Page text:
As the second week of the seditious conspiracy prosecution of five members of the Oath Keepers organization begins in federal district court in Washington, there are three main takeaways from the first week from the perspective of someone who prosecuted conspiracy cases in that very same courthouse: The evidence of guilt is remarkably strong, the defenses offered are just as weak, and already witness testimony offers some reason for hope beyond this case.
Generally speaking, contested criminal cases — those that proceed to trial, as opposed to those resolved with guilty pleas — often involve evidence that is circumstantial rather than direct. To highlight the difference: If the ground is dry when you go to sleep but wet when you wake up, that is circumstantial evidence that it rained while you slept. But there may be other explanations, like a sprinkler system kicked on during the night. If you were awake and watched rain fall from the sky, that constitutes direct evidence. In most contested criminal cases I handled over the years, the proof was largely circumstantial, and I had to urge the jury to draw reasonable inferences from the evidence to prove the defendants’ actions and intent.
Rarely in my 30 years as a prosecutor have I seen a case with as much direct evidence of guilt as this trial.
Rarely in my 30 years as a prosecutor have I seen a case with as much direct evidence of guilt as this trial. Prosecutors have introduced videos of some of the defendants dressed in battle gear, using a military-style “stack formation” and approaching the U.S. Capitol on Jan. 6, 2021. They are then seen entering — or breaching — the Capitol. Some are heard on audio recordings bragging that they “took the Capitol.” Prosecutors have introduced written communications between and among the defendants discussing their plans for Jan. 6, which involved amassing a veritable arsenal of weapons in a motel in Virginia ready to be used at the Capitol. The lead defendant and head of the Oath Keepers, Elmer Stewart Rhodes, wrote open letters urging Donald Trump to invoke the Insurrection Act to deny Joe Biden his election win. Rhodes added that if Trump failed to do so, the Oath Keepers would arm themselves and take matters into their own hands. And mind you, all of this evidence has been presented to the jury before a single “cooperating witness” — a member of the Oath Keepers who was part of the conspiracy but chose to plead guilty and testify against the defendants — has even hit the witness stand. So, yes, the evidence of guilt is quite strong.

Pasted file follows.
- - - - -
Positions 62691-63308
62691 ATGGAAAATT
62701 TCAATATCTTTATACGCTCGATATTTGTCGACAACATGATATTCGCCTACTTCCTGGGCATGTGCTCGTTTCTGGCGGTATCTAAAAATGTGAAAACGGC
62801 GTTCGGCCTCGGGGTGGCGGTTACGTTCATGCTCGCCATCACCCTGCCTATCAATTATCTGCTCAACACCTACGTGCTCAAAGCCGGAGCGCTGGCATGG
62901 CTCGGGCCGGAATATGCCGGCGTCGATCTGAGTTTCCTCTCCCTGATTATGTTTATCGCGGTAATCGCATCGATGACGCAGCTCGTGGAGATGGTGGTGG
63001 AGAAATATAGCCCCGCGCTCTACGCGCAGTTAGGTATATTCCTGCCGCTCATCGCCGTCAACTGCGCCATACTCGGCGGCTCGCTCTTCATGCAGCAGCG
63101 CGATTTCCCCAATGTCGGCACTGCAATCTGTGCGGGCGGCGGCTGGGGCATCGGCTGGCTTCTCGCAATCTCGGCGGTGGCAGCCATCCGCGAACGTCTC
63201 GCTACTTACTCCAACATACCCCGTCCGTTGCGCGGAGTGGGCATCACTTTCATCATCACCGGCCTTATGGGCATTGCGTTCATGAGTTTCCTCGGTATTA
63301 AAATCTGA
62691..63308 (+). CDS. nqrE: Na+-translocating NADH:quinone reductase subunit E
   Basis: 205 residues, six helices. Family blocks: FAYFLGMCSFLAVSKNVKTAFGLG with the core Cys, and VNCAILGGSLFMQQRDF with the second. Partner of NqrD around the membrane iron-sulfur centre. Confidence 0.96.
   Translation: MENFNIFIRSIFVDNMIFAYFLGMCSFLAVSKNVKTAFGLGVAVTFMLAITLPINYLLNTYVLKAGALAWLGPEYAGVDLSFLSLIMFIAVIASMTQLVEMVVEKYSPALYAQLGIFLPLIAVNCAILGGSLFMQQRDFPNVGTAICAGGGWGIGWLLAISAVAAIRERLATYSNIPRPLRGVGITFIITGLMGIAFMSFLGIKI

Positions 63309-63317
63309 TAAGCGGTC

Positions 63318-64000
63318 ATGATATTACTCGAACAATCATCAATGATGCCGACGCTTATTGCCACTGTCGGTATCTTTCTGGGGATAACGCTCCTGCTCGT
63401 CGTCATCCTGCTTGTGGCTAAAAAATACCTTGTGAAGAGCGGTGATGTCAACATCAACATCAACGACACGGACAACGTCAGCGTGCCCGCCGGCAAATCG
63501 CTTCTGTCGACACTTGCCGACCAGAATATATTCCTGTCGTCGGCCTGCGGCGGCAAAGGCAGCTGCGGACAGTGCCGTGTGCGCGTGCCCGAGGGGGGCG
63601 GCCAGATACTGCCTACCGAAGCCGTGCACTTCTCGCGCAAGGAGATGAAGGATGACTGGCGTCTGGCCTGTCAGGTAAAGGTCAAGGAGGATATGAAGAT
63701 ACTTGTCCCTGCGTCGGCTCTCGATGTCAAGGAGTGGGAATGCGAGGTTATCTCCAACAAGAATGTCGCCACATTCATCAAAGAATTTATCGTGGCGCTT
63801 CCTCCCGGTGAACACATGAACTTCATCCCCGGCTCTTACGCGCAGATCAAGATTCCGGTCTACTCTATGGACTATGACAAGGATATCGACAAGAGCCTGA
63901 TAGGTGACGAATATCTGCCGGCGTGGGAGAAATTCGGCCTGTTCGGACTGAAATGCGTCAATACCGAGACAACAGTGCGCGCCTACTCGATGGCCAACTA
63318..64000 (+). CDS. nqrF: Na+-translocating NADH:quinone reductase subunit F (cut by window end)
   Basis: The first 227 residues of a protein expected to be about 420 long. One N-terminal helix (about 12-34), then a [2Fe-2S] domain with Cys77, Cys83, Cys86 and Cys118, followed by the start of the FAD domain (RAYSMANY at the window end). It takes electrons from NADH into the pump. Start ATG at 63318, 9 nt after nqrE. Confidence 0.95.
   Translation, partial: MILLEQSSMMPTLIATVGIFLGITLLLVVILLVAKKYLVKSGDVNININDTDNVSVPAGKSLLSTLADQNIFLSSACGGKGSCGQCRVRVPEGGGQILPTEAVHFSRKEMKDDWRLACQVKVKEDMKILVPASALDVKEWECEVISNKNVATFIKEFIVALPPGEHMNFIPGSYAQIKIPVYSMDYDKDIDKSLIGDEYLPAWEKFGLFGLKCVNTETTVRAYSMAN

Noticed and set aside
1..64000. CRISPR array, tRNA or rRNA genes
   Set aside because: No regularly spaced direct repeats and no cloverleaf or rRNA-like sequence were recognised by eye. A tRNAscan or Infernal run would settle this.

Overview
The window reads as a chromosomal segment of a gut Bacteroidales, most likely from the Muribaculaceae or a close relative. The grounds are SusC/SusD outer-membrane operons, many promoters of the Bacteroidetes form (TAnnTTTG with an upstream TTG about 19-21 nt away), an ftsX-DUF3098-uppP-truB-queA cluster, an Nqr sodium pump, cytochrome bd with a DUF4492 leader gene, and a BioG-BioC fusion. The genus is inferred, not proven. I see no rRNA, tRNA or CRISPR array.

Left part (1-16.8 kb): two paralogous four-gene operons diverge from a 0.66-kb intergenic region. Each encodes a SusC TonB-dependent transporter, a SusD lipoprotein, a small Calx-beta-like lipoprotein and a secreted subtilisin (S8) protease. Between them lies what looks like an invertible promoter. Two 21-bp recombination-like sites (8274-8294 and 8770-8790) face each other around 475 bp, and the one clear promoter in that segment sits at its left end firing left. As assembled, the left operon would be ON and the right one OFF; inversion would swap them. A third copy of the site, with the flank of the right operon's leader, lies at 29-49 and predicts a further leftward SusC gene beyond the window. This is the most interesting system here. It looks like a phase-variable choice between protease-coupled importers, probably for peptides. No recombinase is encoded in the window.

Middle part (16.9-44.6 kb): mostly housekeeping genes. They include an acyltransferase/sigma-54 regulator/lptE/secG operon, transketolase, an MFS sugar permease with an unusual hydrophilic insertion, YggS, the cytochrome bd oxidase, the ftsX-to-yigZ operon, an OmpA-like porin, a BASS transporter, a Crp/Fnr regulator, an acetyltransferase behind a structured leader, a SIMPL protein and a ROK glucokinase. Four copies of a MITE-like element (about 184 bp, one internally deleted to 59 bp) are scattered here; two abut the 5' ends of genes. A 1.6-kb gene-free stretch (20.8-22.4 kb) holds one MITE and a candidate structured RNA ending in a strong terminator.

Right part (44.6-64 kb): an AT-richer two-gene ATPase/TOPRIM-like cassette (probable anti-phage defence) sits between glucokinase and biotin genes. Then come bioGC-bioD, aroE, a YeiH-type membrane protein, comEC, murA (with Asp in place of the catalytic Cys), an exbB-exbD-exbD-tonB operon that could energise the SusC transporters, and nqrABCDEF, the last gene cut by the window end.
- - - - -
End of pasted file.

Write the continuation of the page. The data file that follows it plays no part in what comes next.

In contrast, the defenses offered by the five defendants’ attorneys have been underwhelming. Importantly, defendants never have the burden of proof at criminal trials. Indeed, only three of the five defense attorneys chose to give opening statements, with the two others deferring until after the prosecutors present their evidence and rest their case.
But the three defense opening statements and the defense attorneys’ cross-examination thus far suggest a steep climb toward an acquittal. For example, in the prosecution’s opening statement, Assistant U.S. Attorney Jeffrey Nestler told the jurors that they would hear evidence that Rhodes (incorrectly) claimed that if Trump invoked the Insurrection Act, it would give the Oath Keepers the lawful authority to take up arms and deploy to the Capitol. Nestler told the jury that the evidence would show Rhodes was urging the Oath Keepers to keep talking about the Insurrection Act merely as “legal cover” — or plausible deniability — for their determination to violently prevent the certification of Biden’s election win. Indeed, after Nestler alerted the jurors to this fact, the opening statement from Rhodes’ attorney fell flat when he suggested that the Insurrection Act angle was a legitimate defense to the indicted charges.